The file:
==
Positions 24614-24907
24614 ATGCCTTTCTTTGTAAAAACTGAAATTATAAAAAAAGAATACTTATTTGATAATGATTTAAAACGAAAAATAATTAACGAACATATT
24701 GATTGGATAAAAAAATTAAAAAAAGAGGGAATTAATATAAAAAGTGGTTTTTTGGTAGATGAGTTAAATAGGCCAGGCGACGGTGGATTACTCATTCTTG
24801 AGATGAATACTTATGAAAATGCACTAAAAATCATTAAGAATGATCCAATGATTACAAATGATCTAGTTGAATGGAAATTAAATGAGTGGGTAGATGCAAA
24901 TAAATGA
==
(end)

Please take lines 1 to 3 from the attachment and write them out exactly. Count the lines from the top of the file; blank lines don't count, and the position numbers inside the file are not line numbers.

Positions 24614-24907
24614 ATGCCTTTCTTTGTAAAAACTGAAATTATAAAAAAAGAATACTTATTTGATAATGATTTAAAACGAAAAATAATTAACGAACATATT
24701 GATTGGATAAAAAAATTAAAAAAAGAGGGAATTAATATAAAAAGTGGTTTTTTGGTAGATGAGTTAAATAGGCCAGGCGACGGTGGATTACTCATTCTTG